OAKFIELD - Peter Williams accidentally won the state long jump title in 1972.
At least, that’s how he tells it.
Before that year, Williams was a farm boy who found just enough time to play football in Fond du Lac County. But at the beginning of his senior year, his head coach issued an ultimatum.
“Coach walks up to me and says, ‘Williams, you’ve got to cut your hair,’” he said.
At the time, if a football player's hair went past his collar, it was too long. Williams told his coach he would not cut his hair, and the coach replied that the senior would not play football.
Williams stood his ground, and did not compete in any high school sports that fall or winter. There wasn't much time in Williams’ schedule for practice anyway. He grew up on a big dairy operation and had chores after school.
However, when the spring season came around, a young biology teacher, John Hamilton, recruited him for the track and field team.
Williams didn’t want to sprint. He didn’t want to try the pole vault.
Jim Kiser, a classmate who competed on the track and field team at the time, remembered the conversation between Williams and Hamilton: “Coach had asked him, 'Peter, would you like to come out and run for me?' Peter says, 'No, I don’t want to run.' (The coach) says, 'Well, maybe you’d like to jump?' ”
Williams agreed to give it a try. And by his own account, he broke the school record for the long jump while wearing a pair of blue jeans and tennis shoes.
Immediately, he became the school long jumper.
But it was a bit of a stretch to call him a member of the team. Williams attended only two track and field practices the whole season.
“I went to the first track practice, and I ran around town and I thought to myself, 'This is just wasting my time,' ” Williams recalled.
He had over 100 head of cattle to feed and cows to be milked. He had to shovel silage and throw hay bales down.
He and Coach Hamilton came to an agreement. Williams would just attend the track and field meets and get picked up after his event to go home and do his chores.
“I never knew if we won. I never knew if we lost. A lot of times, I didn’t even know how I placed,” Williams recalled.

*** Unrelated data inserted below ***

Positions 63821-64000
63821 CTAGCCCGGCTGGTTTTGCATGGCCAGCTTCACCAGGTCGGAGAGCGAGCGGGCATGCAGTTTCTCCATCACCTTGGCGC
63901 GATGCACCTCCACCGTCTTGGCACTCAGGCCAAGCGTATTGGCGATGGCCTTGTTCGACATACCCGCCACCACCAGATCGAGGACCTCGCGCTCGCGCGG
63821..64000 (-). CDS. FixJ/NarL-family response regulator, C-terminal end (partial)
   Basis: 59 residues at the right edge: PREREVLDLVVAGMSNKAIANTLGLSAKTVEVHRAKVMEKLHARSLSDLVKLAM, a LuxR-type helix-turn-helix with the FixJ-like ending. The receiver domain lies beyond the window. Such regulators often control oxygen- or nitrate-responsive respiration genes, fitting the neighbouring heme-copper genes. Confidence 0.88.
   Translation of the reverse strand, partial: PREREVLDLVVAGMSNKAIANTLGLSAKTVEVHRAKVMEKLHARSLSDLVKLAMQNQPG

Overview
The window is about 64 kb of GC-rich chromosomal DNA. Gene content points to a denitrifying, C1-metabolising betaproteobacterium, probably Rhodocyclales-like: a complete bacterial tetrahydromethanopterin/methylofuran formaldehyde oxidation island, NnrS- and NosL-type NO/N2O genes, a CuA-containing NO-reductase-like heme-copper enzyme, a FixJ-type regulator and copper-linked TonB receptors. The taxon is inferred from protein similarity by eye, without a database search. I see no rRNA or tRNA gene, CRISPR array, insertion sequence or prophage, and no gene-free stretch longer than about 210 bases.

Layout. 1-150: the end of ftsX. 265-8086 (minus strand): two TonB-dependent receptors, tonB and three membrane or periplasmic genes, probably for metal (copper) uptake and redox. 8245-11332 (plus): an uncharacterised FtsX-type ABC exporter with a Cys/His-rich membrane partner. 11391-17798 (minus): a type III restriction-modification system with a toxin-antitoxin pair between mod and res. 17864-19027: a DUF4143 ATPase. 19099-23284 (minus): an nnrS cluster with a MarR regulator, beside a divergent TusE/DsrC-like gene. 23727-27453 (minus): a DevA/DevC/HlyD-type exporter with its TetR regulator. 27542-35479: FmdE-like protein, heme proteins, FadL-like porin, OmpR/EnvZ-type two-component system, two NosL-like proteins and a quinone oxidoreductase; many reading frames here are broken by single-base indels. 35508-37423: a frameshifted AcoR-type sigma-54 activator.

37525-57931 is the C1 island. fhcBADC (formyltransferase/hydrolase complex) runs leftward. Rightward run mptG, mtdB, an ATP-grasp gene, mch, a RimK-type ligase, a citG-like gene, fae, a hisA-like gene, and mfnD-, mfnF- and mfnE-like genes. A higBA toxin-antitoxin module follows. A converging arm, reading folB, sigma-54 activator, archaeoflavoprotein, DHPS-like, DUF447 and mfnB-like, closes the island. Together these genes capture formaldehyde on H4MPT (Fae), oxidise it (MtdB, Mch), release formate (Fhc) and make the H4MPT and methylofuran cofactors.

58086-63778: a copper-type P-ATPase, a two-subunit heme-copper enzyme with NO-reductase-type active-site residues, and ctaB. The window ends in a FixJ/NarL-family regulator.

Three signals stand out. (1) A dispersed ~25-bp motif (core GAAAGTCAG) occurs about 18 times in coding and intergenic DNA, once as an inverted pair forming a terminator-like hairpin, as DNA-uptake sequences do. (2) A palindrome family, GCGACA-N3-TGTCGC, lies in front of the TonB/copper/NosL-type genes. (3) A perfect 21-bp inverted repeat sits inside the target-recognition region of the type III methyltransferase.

But with little fanfare, Williams excelled.
He went on to win his event at the regional meet in Ripon and the sectional meet in Kohler. His jump of 19 feet, 7 inches sent him to the state meet in Madison.
The Oakfield track and field team won the regional and finished second in the sectional behind the powerhouse at the time, Kohler, according to Kiser. For the first time in Oakfield track and field history, three athletes — Williams and two others — went to the state meet at Mansfield Stadium in Madison.
By Day 2 of the meet, Williams was the only Oakfield athlete still competing.
Contrarian by nature, he had a bushy head of hair and did not wear an Oakfield uniform, opting instead for a T-shirt with Mickey Mouse on it. He remembers getting dirty looks.
It was Saturday, June 2, 1972, a day so windy Williams felt he lost almost a foot in distance. His recorded distance, according to WIAA records, was 21 feet, 2½ inches. Other reports had his winning distance at 19-10¼. But the distance didn't matter.
He took first place.
“There I was on the podium up in Madison,” Williams recalled. “I was on the highest block, and then there was second and third. There were all these pictures taken and (I thought), 'Wow, this is pretty cool, and I had my Mickey Mouse shirt on!' "
When the ceremony was over, Williams jumped off the podium, got in Coach Hamilton’s car and made the hour-long drive from Madison back to Oakfield — just in time for a ceremony of a different sort.
“We got back to Oakfield and parked out in front of the school. Anyway, we got out of the car and I hand the coach his track shoes that he bought me. I walked through the front doors of the school. I put on my graduation gown, and there was like four people left in line that were graduating. I walked up and graduated, and I was out of school.”
From state title winner to Oakfield High School graduate in one day — and then it was over. And, for 47 years, Williams thought nobody cared about his accomplishment.
Kiser cared, and is still in awe.
“A farm boy who only practiced two times in the track season because he had to go do chores to go to the state title and win on graduation, very unique,” Kiser said.
There was no award in Oakfield’s trophy case to honor Williams. No special recognition.
Kiser decided to change that this year.
At the 47th reunion of Oakfield High School’s Class of 1972, Williams was presented with a plaque that detailed his WIAA Class C state long jump title.
“When I was reading the plaque to him, he had tears streaming down his face. The girls were wiping the tears,” Kiser said.
Williams choked up remembering the presentation.
“After 47 years, I got recognition for something I just long had forgotten about,” Williams said.
At the bottom of the plaque it read: ”Peter’s story should be an inspiration to all future track teams at Oakfield High School.”
The timing was particularly fitting, because Oakfield returned to track and field competition after 41 years last season.
Oakfield could not compete on the state level last year because it entered the season too late, according to WIAA rules, according to Williams. Still, he was able to see his own son compete.
“I guess genetics has worked and has been passed down,” Williams said.
This year, the school had several individual athletes compete in sectionals, although none qualified for a spot at the state tournament this weekend in La Crosse.
And none wore a Mickey Mouse shirt either.